Punjabi Chole

It’s been a long and lovely summer, and I have been away enjoying it. I have spent the last month revisiting some of my old recipes, travelling around in our old camper and rediscovering the joys of cooking with minimal equipment and facilities.

I will be sharing my discoveries in the weeks to come, but to get back in the groove here is a very simple, lightly spiced chick pea dish that is very much more than the sum of its parts. When I first saw the recipe I couldn’t believe it would be at all interesting, but my policy is always to make a recipe as it is written and then see how I can improve upon it. I can’t recall where I first saw this, which is a real shame because whoever first wrote it deserves all the credit – I don’t think I have tinkered with it at all, something as delicious as this cannot be improved upon.

The recipe calls for dried chickpeas – canned will do, but I urge you to take the plunge and do this the long way. Preparing the chickpeas the way I describe will give you creamy, delicious chickpeas the like of which you have never, ever tasted, and that’s a promise.

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RECIPE – feeds 2 

150g dried chickpeas

1 tbsp flour

1 tbsp fine sea salt

1 tsp bicarbonate of soda

1 bay leaf

2 cinnamon sticks

2 tbsp ghee (or vegetable oil if making vegan)

1 large onion, finely chopped

2 green chillies, finely chopped (remove the seeds if you don’t want the extra heat)

1 heaped tbsp ginger paste/pureed ginger

a large thumb of fresh ginger, cut into matchsticks

3 garlic cloves, peeled and crushed

1 tsp turmeric

1/2 tsp cinnamon

1 tsp garam masala

1/2 lemon, zest and juice

a big handful of fresh coriander, chopped


METHOD

The evening before, soak the dried chick peas in plenty of water (they will absorb a lot) with 1 tbsp flour, 1 tbsp fine sea salt and 1 tsp of bicarbonate of soda, stir well and set aside.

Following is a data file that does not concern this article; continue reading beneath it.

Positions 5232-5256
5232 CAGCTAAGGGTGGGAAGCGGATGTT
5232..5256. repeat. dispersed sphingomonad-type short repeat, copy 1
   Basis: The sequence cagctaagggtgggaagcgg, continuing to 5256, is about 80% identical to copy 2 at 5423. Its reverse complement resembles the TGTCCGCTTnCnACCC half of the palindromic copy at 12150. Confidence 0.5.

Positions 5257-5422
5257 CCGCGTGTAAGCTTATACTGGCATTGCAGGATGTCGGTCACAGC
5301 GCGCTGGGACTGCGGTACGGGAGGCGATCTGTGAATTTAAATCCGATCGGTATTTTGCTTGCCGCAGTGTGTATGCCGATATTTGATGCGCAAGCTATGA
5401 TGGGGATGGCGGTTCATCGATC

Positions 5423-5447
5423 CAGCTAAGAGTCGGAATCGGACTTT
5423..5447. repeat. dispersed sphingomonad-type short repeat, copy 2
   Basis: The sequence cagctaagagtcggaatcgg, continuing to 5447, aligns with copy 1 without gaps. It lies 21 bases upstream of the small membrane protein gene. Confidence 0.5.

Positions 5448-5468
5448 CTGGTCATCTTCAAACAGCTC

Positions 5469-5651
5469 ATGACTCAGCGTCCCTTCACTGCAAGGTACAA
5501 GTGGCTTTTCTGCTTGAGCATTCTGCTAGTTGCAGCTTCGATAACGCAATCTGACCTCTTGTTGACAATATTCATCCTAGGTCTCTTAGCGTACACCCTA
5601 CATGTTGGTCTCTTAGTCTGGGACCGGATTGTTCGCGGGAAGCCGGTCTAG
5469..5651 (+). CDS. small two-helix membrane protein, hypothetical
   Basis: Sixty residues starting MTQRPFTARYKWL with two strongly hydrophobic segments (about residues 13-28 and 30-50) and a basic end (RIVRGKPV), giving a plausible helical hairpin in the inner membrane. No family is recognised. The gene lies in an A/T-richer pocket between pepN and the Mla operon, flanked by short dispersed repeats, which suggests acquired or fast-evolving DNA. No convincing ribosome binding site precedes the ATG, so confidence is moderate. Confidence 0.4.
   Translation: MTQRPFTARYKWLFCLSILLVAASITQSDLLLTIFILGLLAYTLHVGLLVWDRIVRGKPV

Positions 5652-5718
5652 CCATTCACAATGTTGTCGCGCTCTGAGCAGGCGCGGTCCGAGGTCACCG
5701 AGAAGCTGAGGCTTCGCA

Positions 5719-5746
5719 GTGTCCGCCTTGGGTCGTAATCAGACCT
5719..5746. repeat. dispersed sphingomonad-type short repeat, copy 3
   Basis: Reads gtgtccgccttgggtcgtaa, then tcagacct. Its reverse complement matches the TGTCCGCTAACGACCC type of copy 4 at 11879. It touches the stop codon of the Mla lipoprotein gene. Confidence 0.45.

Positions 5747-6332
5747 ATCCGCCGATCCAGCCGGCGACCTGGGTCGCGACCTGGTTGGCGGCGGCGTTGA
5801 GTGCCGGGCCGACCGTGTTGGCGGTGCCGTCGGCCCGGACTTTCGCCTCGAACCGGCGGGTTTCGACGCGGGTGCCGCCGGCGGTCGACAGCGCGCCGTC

The next day, rinse the chick peas well, there should be no salt left on them. Put into plenty of water with the bay leaf and cinnamon sticks and bring to the boil, then simmer for 60-90 minutes until they are soft and tender, skimming off any scum if necessary. You may need to add more water as it evaporates. If you have a pressure cooker it will save you a lot of time, cook as per the instructions for your device (mine takes around 25 minutes).

Drain and set aside, removing the bay leaf and cinnamon sticks.

If you are using tinned chickpeas, use two tins; you won’t need the flour, salt, bicarbonate of soda, bay leaf or cinnamon sticks.

Heat the ghee (or oil) in a large pan, when hot cook the onion over a low heat for 10-15 minutes until softened but not coloured. Make a paste out of the turmeric and cinnamon by putting them into a small bowl and adding a little water. Set aside for now.

Add the chillies, the ginger paste, fresh ginger and the garlic and cook for a few minutes longer before adding the turmeric and cinnamon paste. Cook on for a minute, stirring so everything is thoroughly coated, then add the chickpeas. Stir thoroughly again, adding a little water if needed, and cook gently for ten minutes or so.

At this point you can leave the chole to sit for a few hours until you are ready to eat. Giving it time will intensify and soften the flavours.

When ready to eat, warm the chole gently and just before serving stir through the lemon zest and juice, garam masala and fresh coriander.

This is great served alongside Basmati rice, naan bread and carrot and ginger salad.